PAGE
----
But I have been playing World of Tanks for over 7 years and it is almost all grind. Start with some Tier I tanks, grind them through II, III, IV, V, it's take a good weekend to get that far. Keep working and by the time you grind out your first Tier X you'll have invested a couple of months in the game. That's one tank line, say a Light Tank for example, then some nations have more than one Medium tank, and add two or three Heavy tanks, their are Tank Destroyers and Self Propelled guns as well. And seven years ago when I started it was only Russia, Germany, and the USA. They have added France, England, Italy, Poland, Czechoslovakia, China, and Japan and more. As a rough stab I'd say there is an average of 5 tier X vehicles per nation, 10 nations, 50 tier Xs, two months each, there is 100 months of play time easy. But playing each battle is the entire point, the grind is the game, and the game is a grind.
I never played World of Tanks but I can't imagine it being more popular than PUBG. I'm not saying people aren't playing that game as I'm sure people do. People still play RuneScape but it doesn't mean the game is good or popular. You'd be surprised how many people still play Counter Strike 1.6.
But we do both agree, great games are needed. But we do disagree on some things. Not all grind mechanics are bad so they are not universally hated. Sometimes they are the very foundation of the game.
There are universally bad mechanics. Just that some players aren't aware of them as much because they're a big fan of the game overall. Does grinding make Vanilla WoW a bad game? No, but it's still an unfun mechanic. Lots of good that outweighs the bad, but bad they are. I see the reason why they put them in the game but they're usually financial reasons or lack of time... which is still financial reasons. Dark Souls games do have some grind mechanics but it's very little and still a bad mechanic. Demon Souls had a lot of nasty and horrible grinding mechanics that made the game unfun, despite being nearly the same as the Dark Souls games. Go make a max level Blessed Weapon, it took hours killing the same trash mob to get enough stones.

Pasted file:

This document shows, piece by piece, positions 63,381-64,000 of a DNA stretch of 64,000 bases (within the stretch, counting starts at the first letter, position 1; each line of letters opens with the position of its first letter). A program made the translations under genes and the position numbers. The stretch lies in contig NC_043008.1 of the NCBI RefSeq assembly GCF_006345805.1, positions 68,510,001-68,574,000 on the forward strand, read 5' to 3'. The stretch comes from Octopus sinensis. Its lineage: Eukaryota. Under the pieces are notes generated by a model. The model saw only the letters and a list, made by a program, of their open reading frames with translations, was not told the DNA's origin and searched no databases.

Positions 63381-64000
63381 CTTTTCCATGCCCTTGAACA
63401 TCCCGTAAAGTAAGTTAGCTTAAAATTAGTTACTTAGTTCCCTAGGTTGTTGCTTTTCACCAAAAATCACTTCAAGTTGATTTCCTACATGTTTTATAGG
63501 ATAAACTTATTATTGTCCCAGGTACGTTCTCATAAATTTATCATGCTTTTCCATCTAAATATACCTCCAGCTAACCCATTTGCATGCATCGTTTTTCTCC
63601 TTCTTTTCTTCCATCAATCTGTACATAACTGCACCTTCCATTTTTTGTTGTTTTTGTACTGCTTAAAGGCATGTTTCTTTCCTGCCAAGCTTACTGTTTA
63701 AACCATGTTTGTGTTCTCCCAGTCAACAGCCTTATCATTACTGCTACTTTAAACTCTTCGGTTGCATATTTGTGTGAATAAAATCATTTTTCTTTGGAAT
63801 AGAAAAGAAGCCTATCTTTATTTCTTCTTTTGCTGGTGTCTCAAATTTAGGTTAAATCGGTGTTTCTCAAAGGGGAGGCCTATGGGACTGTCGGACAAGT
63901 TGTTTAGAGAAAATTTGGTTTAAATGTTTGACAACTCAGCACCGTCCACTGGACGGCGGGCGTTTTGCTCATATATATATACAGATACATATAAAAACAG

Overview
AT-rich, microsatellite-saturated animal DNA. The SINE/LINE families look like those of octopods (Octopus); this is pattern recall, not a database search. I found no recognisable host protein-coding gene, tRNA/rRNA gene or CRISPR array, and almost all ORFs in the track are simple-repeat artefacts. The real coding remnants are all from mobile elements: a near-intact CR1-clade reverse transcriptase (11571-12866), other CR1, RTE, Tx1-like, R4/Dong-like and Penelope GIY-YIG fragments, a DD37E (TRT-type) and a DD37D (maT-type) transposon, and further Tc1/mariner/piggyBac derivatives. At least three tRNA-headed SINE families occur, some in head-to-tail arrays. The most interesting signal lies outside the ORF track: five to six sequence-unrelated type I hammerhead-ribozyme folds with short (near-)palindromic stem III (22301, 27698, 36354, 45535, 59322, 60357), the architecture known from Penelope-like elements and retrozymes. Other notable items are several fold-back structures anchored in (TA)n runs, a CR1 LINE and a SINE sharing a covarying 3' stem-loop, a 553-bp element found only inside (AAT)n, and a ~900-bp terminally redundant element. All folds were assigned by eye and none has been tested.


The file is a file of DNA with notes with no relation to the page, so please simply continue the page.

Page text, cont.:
Grindy game mechanics use time to trick a player that what they did was hard when it really wasn't. Which is another thing that pisses me off cause game devs use this to try and make bad players feel better about themselves. Egoraptor explains this very well in his Zelda video.
 

lcpiper

[H]F Junkie
Joined
Jul 16, 2008
Messages
10,611
I played those games too, specifically World of Warcraft. But the World of Warcraft I played then is not the same game that's available today. WoW now exploits nostalgia to get people to play and it doesn't work anymore. Mass Effect Andromeda wouldn't have a leg to stand on if the previous Mass Effect games weren't good, but they were. I'm also not saying that these game practices aren't profitable, I'm saying they're not as profitable as making a good game like Skyrim, Fallout 4, Witcher 3, and etc. Games with little to no busy work and flooded with fun and interesting side quests are still going to make more money. Warcraft is failing, Anthem is failing, Fallout 76 had failed which is proof that this type of game design will no longer fly. You can trick people at first but eventually...

A lot of people forget that some of the best games came from Indie. 3DRealms and ID Software weren't called Indie because that term was recently invented but that's what they were. Doom 1993 was made by like 12 people but took over the world. Undertale was made by like 18 people and is still referenced to this day. Indie games don't get as much attention but there are lots of good Indie games lately like Hollow Knight, A Hat In Time, and Super Hot. Indie games won't take over the industry unless AAA game studios keep screwing up.

All multiplayer games die because players get sick of them eventually. This happens every so often and right now everyone has the multiplayer itch they need to scratch. I played Counter Strike 1.6 for so many years and I eventually got sick of it and moved on. Not the games fault because I can't expect it to entertainment me with dedust2 forever. I did go back and play Vanilla WoW on a private server from start to finish and now had my fill and moved on.

I never played World of Tanks but I can't imagine it being more popular than PUBG. I'm not saying people aren't playing that game as I'm sure people do. People still play RuneScape but it doesn't mean the game is good or popular. You'd be surprised how many people still play Counter Strike 1.6.